In certain instantes, I find myself giving up when I can’t reach a goal. Mostly out of frustration.

    No not tired of giving , yet 😉


  5. You probably know where I stand on this…right by your side 😉 I have spent (wasted?) so many races chasing a PR (usually in adverse conditions, none the less), and finished the race utterly disappointed that I couldn’t dig deep and run “fast” anyways. I’m grateful for the gift of running, and I’m gonna focus on that from now on…if I’m blessed with optimal race day conditions, great. If not? I can still enjoy the experience of being there. 😉


  6. YES! I love this. When I am chasing a PR I never seem to get it, but when I let go of expectations amazing things seem to happen at races! It’s like all of the pressure is gone and I can do what I love to do!

    Liked by 1 person

      1. Sorry, I guess I missed your mesage…..but I read this one line “It is very odd that giving up can lead you to your best race” and it reasonated with me beacuse every race I had specific time goals for in 2016 I bombed and the races I just decided to have fun and just run I ended up with PRs and great races 🙂

        Liked by 1 person

  7. I’ve often said that “I gave up” when I knew that I could not PR in a race.

    But really it wasn’t giving up, it was just a change in mindset. Just finish the race, have fun instead of pushing yourself to the limits. I never look at pace – always at my estimated finish time.

    I have pushed myself through an injury (ie broken foot & stress fracture) but I have never pushed myself to finish a race so hard that I got injured and had to take time off as a result.

    I’ve said it before, Injure-free trumps fast finish time.

    I’d rather not PR than be injured or gasping for air at the finish line.

    Liked by 1 person

    1. I’m pretty sure I wouldn’t race on a broken foot. But hopefully I’ll never need to find out.

      I think you just need to think about it a different way in races where you know you’re not going to PR — because there will always be races we don’t PR.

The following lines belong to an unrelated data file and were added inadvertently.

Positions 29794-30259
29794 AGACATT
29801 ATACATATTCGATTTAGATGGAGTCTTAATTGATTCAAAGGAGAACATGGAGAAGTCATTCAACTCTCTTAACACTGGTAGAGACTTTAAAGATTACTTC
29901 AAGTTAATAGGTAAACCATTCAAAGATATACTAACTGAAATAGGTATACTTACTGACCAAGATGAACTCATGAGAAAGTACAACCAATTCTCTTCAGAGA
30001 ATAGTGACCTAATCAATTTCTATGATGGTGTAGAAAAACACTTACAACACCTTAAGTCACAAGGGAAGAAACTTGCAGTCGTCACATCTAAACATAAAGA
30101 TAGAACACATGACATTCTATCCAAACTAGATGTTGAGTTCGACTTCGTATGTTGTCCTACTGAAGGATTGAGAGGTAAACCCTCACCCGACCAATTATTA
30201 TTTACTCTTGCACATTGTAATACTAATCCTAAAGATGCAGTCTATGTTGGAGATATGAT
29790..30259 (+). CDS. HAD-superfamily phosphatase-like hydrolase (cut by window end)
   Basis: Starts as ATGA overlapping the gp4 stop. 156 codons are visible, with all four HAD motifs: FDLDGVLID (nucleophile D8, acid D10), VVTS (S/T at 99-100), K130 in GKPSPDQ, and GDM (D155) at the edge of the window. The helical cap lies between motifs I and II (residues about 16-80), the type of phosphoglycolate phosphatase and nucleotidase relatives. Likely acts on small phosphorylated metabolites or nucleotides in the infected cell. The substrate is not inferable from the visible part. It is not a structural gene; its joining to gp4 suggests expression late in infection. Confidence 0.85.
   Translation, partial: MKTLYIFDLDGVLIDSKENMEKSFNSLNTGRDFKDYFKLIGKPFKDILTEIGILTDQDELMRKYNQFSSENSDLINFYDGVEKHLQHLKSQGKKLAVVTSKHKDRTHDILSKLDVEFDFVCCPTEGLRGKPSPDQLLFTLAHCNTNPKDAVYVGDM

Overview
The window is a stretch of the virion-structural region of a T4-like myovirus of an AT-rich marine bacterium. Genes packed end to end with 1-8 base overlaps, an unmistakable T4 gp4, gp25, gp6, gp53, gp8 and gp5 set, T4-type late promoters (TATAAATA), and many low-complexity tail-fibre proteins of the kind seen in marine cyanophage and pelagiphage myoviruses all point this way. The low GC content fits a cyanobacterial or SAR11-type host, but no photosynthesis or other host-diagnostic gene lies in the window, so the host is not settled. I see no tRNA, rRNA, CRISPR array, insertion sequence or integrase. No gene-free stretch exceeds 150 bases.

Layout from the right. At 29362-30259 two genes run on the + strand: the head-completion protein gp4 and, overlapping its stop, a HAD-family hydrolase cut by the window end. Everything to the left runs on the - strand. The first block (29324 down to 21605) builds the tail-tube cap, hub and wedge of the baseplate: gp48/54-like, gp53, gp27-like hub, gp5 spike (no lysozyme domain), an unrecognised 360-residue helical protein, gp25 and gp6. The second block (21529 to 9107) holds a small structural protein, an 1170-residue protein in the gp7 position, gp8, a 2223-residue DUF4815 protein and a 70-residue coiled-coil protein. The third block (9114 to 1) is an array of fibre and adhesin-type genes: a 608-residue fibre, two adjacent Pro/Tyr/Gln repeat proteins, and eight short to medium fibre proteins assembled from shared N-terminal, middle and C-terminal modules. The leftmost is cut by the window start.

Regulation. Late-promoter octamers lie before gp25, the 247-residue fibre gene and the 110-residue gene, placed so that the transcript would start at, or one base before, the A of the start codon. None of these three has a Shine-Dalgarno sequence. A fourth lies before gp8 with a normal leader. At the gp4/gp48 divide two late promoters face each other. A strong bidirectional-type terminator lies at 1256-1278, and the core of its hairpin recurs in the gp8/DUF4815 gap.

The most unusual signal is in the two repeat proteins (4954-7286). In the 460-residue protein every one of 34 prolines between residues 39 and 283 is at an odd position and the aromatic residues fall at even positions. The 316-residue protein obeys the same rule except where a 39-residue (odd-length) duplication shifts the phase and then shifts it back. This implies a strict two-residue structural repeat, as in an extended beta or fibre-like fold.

I think gasping for air is ok (throwing up is a different story).


  8. Judy – every time I put pressure on myself in training or in a race I don’t run as well. Taking the pressure off is setting you free and you’re body can actually do what it’s has been trained to do. Great post!!


  9. Instead of “giving up” on an expectation, I like to think in terms of “giving away” something that isn’t helping you. Running is a powerful, life-enhancing thing, and so is racing. Particularly the way you’re doing it. You have given away the aspects of running and racing that don’t serve you, and you’ve given yourself power in the bargain.

    Liked by 1 person

  10. I love this post! for many reasons 🙂
    First I was doing the calculating when I passed you and I was stoked to realize how much of a PR you were on pace for and I was even more excited to see how relaxed you looked as you crossed the line on your best race ever.
    I had this very strategy for my PR half…
    I went and just threw out all my time stuff, I gave up and just ran what felt doable and I ran my best race ever.

    Liked by 1 person

    1. That’s so funny, I did not at all feel relaxed crossing the finish line, or maybe I did because I was FINISHED. But that cramping . . .

      I will admit that it felt pretty easy, or as easy as a half gets, except for the cramping. Which always leads me back to could I run a flat one with the right weather even faster . . .

      Since I had no PR goals, I wasn’t trying to push myself. I still dunno quite what happened!